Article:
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Charity begins at work: The lure of the not-for-profit sector

For those who want to work for an organisation with a more meaningful mission, there are many opportunities in the not-for-profit sector

“Successful senior managers, particularly CEO-level, will need to have all the required business acumen, regulatory experience, and board-engagement experience.” Photograph: iStock

“Successful senior managers, particularly CEO-level, will need to have all the required business acumen, regulatory experience, and board-engagement experience.” Photograph: iStock

 

As a new year begins, many people weighing up job prospects may be tempted to look at the not-for-profit centre. Shifting to an organisation with a more meaningful mission is the key reason people join the sector, suggests Fergal O’Sullivan, head of recruitment at 2into3. The Dublin-based recruitment agency has been working with the not-for-profit sector since 2006.

“We get a lot of interest from people who are in the commercial sector who are looking for a career change, and who want to give something back through a purposeful role,” says O’Sullivan. While 2into3 focuses on senior-level roles, there are openings in the sector at every level, with charities and organisations recruiting for anything from street fundraisers to chief executives.

Street fundraising

Working as part of a street fundraising team may be the right fit for the right person, especially someone outgoing who is looking to break into the sector. “While we don’t often deal with these positions, the skills needed are mainly patience, perseverance and an ability to get on well with people, as this work is very much a sales-type role and not one for the shy and retiring. If you do feel you have that personality and drive, it can be a very rewarding role,” says O’Sullivan.

Communications

“The roles and responsibilities in communications positions can be quite similar to marketing roles in the commercial sector,” says O’Sullivan. “So anyone with a strong background in marketing, PR and general communications may well find they have transferable skills they could bring to the role. Very often, communications is also combined with a fundraising role, as so much of the task of raising funds is communicating the mission of the organisation and the impact the funds will have.”

Head of function roles

“We would recruit for head of function roles for a number of disciplines on a regular basis, including HR manager and finance manager. For roles such as these, the sector in which you operate is less important than having the core skills required to perform the role properly,” says O’Sullivan.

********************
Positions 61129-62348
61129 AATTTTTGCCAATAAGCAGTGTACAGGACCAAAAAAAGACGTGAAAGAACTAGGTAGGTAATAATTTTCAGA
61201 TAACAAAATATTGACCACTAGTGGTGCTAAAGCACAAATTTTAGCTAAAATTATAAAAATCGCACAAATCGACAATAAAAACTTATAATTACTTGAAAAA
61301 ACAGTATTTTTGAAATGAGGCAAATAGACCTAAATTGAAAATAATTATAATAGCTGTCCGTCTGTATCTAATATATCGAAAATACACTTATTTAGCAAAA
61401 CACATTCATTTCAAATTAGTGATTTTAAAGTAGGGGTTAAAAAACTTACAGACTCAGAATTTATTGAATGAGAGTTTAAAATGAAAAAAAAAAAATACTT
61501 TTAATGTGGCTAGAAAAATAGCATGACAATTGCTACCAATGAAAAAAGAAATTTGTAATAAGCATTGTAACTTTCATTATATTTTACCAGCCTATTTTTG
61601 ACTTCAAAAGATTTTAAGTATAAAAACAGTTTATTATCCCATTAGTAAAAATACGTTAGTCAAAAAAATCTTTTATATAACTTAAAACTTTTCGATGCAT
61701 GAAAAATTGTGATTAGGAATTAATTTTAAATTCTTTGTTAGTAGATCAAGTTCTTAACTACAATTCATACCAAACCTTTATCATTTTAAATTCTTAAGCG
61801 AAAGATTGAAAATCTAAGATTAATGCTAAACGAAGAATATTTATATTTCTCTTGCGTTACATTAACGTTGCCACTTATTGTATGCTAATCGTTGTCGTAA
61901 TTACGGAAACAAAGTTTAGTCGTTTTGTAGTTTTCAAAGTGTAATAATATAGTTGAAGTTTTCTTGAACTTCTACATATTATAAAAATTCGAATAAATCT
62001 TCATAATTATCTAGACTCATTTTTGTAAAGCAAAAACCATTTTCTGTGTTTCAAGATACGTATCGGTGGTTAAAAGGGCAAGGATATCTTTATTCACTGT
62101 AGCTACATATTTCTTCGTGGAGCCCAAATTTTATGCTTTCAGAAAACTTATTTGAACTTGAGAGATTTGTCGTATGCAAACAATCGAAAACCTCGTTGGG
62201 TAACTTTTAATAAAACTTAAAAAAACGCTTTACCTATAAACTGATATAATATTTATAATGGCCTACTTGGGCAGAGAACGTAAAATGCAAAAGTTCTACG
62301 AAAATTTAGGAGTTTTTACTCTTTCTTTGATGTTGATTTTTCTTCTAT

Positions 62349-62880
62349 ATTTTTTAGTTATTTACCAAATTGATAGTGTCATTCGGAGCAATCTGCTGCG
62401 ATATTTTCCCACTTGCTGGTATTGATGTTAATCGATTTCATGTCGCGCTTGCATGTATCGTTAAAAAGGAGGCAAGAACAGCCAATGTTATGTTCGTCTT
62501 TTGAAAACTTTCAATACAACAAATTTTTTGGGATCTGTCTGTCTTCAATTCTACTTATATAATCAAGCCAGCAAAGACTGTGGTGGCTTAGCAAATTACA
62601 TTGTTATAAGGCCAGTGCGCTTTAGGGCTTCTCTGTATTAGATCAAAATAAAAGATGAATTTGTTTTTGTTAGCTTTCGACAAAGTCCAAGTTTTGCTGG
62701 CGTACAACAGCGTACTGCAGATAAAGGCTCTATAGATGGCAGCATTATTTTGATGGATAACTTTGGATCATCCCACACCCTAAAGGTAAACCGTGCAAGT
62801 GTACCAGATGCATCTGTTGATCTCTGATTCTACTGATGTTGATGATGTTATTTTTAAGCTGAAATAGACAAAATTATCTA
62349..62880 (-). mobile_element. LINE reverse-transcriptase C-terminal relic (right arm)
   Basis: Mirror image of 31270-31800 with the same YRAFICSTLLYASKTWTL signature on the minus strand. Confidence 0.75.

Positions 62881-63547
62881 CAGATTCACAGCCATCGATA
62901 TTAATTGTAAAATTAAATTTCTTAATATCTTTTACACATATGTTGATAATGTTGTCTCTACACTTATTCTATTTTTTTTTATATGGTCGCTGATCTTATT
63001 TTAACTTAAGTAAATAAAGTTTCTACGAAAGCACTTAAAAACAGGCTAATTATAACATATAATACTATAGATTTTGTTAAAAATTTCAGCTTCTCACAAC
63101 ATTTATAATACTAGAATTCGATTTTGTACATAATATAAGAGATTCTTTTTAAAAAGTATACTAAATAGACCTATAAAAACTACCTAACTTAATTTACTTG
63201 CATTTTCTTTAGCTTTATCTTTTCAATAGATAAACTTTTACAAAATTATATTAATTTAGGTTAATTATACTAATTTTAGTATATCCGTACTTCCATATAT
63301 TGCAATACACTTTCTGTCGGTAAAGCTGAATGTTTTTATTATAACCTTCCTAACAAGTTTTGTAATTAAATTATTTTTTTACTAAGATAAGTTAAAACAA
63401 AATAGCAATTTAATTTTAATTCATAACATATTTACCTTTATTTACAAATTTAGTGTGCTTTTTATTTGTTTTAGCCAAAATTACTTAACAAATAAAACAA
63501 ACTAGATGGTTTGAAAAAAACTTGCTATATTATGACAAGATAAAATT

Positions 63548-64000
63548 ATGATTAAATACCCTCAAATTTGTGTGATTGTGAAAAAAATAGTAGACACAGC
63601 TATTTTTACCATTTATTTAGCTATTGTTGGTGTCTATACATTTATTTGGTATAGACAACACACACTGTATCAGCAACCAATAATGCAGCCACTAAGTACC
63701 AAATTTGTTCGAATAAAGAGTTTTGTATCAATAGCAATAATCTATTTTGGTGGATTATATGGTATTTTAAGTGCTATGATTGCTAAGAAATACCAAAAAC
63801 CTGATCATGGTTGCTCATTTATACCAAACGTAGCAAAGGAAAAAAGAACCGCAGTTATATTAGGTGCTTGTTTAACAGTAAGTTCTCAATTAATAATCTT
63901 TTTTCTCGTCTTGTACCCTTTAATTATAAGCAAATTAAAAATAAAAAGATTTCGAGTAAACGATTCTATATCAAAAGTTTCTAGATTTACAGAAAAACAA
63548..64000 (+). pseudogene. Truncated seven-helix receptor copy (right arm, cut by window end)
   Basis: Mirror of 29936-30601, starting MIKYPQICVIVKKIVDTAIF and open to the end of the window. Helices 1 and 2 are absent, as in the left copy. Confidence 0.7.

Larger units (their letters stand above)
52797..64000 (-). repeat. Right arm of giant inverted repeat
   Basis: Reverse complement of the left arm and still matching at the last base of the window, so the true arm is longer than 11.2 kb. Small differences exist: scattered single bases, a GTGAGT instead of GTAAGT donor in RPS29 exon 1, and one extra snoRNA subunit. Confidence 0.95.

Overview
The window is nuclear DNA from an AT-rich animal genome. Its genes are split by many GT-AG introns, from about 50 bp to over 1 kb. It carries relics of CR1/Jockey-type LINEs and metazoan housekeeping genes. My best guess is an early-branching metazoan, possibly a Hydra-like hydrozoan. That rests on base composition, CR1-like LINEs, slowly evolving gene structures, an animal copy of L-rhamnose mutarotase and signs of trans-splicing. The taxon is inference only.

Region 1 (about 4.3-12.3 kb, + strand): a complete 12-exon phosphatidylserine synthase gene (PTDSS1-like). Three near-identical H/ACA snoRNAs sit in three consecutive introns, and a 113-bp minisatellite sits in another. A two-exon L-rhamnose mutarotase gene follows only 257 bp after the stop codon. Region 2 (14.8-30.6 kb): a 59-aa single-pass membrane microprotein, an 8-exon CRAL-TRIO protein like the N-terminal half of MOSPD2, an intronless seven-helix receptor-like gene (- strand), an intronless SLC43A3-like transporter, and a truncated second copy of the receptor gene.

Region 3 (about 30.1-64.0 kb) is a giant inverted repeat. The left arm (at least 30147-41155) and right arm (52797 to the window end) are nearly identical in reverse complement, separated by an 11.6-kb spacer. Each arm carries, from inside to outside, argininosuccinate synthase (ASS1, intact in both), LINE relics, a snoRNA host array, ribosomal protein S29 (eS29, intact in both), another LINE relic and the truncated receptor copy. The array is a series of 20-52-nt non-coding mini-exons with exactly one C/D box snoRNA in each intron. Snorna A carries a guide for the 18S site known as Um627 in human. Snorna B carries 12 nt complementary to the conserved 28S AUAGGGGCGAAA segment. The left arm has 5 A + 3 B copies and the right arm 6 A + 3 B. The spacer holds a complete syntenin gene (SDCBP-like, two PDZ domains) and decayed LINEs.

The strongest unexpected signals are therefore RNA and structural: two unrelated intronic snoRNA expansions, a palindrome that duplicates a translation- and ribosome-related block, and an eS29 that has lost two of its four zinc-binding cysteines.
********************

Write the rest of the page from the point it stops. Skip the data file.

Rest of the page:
“Roles such as these offer the greatest opportunity for people who are looking for a career with purpose to transfer from the commercial sector into the world of not-for-profit, as the skills required are most obviously transferable,” he says. “Once such a move is made, the exposure to the sector and its own ways of working can make career progression much easier.”

Senior management and chief executive roles

“Senior management roles are the heart of the recruitment activity in 2into3,” says O’Sullivan. “Be that at chief executive level, or as director of fundraising. For such a high-level position, there will likely be the need to know and understand the not-for-profit sector and what the position usually entails for their particular sub-sector, so it may not be a first point for someone moving from the commercial sector. In addition, successful senior managers, particularly CEO-level, will need to have all the required business acumen, regulatory experience, and board-engagement experience you would expect for such a position.”

Niche roles

Part of the appeal for people joining the not-for-profit sector is that there may be more opportunity to blend skills and experience in roles that more accurately fit the person. “The joy of working in the not-for-profit sector is that there’s a huge variance of roles,” says O’Sullivan.

“We would do a certain amount of targeting, particularly for harder-to-fill roles, where we would go out to both our own existing network of people that we know, and also do some executive searching online to find people who would match the particular skill-set,” he says.

While recruiters also work with people with not-for-profit sector experience looking to join a new organisation, it is rarer than people making a transition across from the commercial sector, suggests O’Sullivan. “Many people who end up working in not-for-profit organisations do so because they have a very strong passion for the mission of that organisation. So they tend to be quite at home in it. I think it is one of the biggest draws to the sector, that work can become more than just a job that pays a salary.”